With the dividend announcement, the company will create an obligation to pay its shareholders. At this date, the company will recognize a liability for the total amount of the dividends it will pay. The accounting treatment for the announcement of dividends will be as follows.

 Retained EarningsX,XXX 
 Dividends Payable X,XXX

This journal entry will include the total amount for the dividend payment. Usually, it will be a percentage of the total profits the company makes. This percentage will help calculate the amount which the company will distribute among shareholders. However, this accounting treatment only accounts for the announcement of dividends.

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When a company actually pays the cash dividends, it will also create a journal entry. This payment gets made on the payment date announced along with the dividend. The accounting treatment for cash dividends at this point will include reversing the liability created before. Similarly, it will involve reducing the company’s cash reserves for the same amount.

Therefore, the journal entries for cash dividends payments will be as follows.

 Dividends PayableX,XXX 
 Cash or Bank X,XXX


A company, ABC Co., generates profits of $100 million during an accounting period. The company’s management decides the shareholders will get 5% of these profits as dividends. ABC Co.’s board of directors approves this percentage for dividend distribution. After the approval, the accompany announces the dividends to the shareholders to be paid a month later. At the announcement date, the accounting treatment will be as follows.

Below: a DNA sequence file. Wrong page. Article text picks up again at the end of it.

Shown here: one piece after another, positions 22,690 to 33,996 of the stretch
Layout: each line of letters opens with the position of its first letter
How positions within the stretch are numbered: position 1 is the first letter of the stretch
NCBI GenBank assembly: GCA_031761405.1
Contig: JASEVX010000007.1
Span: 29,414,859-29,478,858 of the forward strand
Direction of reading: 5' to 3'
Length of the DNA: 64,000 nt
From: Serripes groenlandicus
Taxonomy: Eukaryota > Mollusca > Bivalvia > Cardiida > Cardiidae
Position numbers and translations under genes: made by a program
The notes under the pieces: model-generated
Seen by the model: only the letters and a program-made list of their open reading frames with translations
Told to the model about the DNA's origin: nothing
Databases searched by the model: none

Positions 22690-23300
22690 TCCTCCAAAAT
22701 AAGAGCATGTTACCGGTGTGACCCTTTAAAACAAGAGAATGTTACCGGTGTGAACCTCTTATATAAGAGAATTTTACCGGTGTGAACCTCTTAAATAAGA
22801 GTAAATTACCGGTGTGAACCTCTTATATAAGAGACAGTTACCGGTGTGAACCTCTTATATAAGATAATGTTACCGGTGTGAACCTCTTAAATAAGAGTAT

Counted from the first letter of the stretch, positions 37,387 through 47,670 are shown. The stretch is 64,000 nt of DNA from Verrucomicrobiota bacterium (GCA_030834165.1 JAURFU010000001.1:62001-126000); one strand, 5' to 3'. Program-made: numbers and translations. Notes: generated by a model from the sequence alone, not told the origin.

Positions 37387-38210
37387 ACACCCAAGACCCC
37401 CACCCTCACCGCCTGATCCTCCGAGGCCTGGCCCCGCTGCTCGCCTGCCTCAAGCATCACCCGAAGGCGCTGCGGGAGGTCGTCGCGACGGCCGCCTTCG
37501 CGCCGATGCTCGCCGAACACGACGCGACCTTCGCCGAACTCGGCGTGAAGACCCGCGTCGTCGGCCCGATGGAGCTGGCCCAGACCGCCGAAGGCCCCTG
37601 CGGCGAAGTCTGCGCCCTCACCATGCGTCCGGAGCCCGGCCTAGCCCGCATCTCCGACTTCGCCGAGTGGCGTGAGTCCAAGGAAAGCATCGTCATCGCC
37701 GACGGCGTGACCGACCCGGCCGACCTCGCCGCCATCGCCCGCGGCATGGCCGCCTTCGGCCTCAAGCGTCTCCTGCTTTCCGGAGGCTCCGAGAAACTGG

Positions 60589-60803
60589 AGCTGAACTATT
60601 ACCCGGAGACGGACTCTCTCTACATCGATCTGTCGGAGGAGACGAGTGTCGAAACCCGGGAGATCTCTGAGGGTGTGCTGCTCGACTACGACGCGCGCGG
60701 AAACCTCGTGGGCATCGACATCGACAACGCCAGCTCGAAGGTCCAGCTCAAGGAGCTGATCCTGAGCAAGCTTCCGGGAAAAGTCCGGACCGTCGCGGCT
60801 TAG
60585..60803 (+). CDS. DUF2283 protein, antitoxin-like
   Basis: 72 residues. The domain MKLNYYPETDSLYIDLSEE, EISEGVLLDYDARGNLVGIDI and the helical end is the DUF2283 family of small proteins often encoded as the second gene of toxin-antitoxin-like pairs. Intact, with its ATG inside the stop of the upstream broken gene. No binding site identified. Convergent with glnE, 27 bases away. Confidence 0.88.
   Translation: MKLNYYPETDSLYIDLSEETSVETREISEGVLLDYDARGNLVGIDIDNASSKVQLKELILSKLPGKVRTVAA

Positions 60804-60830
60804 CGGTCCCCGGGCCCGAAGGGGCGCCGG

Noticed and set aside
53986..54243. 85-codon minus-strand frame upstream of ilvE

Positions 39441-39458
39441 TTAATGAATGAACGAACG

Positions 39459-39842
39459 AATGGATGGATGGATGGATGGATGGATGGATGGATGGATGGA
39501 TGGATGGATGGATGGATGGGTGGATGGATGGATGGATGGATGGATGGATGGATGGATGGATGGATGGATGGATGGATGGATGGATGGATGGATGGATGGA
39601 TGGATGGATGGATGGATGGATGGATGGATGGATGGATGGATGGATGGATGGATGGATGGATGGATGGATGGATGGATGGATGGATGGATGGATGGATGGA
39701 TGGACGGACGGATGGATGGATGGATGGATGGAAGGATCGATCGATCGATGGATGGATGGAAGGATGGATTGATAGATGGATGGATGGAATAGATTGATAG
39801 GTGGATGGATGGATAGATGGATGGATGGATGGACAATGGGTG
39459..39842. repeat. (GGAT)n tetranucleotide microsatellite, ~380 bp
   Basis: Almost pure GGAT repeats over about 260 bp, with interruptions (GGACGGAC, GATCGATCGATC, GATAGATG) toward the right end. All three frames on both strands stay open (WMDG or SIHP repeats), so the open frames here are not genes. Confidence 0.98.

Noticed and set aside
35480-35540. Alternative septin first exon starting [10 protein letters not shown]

Retained Earnings ($100 million x 5%) $5,000,000 
 Dividends Payable  $5,000,000

After a month, ABC Co. makes the dividend payments to shareholders. The company uses its bank balances to make this payment. Therefore, the accounting treatment for cash dividends payment will be as follows.

 Dividends Payable $5,000,000 
 Bank  $5,000,000

If ABC Co. made the same distribution as stock dividends, the accounting treatment would be different. In that case, ABC Co. would credit the share capital account instead of the bank account. This dividend distribution will also reduce the company’s retained earnings balance. However, it will not impact ABC Co.’s profits reported on the income statement.


Cash dividends are the distribution of a company’s profits through its cash reserves. It is the most common form of dividends that companies pay. Furthermore, it differs from stock dividends in several fundamental regards.

The accounting treatment for cash dividends is straightforward. There are two stages for this treatment. First, companies record a liability at the announcement. Next, it involves accounting for the payments made to shareholders.